ROME (Reuters) - Italy defended its 2018 budget in a letter to the European Commission on Monday, saying Brussels did not recognise the extent of its efforts because it used different calculations.
The EU executive said last week that the structural adjustment planned by Italy, which has the euro zone’s second-highest public debt burden relative to its output, was below what is required.
Italy pledged to cut its structural deficit by 0.3 percent of gross domestic product this year, but the Commission said its latest fiscal package showed a cut of just 0.2 percent.
Economy Minister Pier Carlo Padoan disputed this in the letter sent to Commission Vice President Valdis Dombrovskis and Economic and Financial Affairs Commissioner Pierre Moscovici.
“The difference of 0.1 percentage point in the estimated fiscal effort for 2018 according to the Commission’s estimates is due to a different assessment of the cyclical conditions of Italy, that is, to the ... output gap estimate.”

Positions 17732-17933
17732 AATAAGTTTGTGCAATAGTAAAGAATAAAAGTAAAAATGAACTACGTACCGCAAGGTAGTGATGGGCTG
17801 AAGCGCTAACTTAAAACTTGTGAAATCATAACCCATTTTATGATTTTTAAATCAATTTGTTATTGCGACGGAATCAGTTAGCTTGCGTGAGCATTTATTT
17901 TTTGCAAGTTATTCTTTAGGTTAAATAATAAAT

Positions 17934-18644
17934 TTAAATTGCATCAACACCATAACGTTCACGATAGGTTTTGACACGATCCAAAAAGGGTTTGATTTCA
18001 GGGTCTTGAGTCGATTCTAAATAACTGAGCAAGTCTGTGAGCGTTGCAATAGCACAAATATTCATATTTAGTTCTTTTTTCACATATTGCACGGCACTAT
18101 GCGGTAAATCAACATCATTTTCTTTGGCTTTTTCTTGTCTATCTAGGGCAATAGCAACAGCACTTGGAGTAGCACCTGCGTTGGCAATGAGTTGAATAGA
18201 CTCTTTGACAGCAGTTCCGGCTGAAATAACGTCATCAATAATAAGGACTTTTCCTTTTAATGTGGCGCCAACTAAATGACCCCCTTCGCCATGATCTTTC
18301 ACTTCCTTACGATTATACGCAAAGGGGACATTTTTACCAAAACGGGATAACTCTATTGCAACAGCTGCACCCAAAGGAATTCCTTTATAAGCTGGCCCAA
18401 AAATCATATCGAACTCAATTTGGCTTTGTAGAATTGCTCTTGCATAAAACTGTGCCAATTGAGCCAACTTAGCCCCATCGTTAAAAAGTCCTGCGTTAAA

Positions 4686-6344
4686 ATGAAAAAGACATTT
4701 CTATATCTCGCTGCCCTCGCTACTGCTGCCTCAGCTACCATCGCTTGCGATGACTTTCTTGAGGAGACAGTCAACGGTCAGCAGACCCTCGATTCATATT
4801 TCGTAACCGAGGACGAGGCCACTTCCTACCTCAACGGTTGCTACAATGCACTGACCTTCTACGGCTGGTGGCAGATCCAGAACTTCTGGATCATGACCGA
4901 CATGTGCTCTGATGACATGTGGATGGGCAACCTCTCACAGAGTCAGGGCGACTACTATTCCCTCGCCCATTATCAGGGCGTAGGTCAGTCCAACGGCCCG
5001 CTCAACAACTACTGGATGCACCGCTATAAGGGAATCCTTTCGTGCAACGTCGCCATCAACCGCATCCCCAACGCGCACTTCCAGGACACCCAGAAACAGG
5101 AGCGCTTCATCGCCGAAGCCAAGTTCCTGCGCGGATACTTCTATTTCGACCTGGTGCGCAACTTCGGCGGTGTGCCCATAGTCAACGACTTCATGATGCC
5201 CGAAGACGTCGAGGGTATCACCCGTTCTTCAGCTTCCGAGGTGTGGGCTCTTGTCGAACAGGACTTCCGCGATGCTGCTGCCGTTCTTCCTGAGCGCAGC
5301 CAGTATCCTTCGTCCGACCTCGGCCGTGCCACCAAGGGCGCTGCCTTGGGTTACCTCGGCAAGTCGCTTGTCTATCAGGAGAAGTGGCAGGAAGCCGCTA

Housing migrants who have poured across the Mediterranean from Libya in recent years requires extra spending despite a reduction in new arrivals, Padoan said, forecasting the cost of its location on Europe’s southern frontier would cost Italy “a significant burden over time of at least 0.25 percent of GDP”.
There were more than 193,000 people living in migrant reception facilities across the country at the end of September 2017, compared with 176,000 at the end of 2016, the letter said.
Reporting by Isla Binnie; editing by Ralph Boulton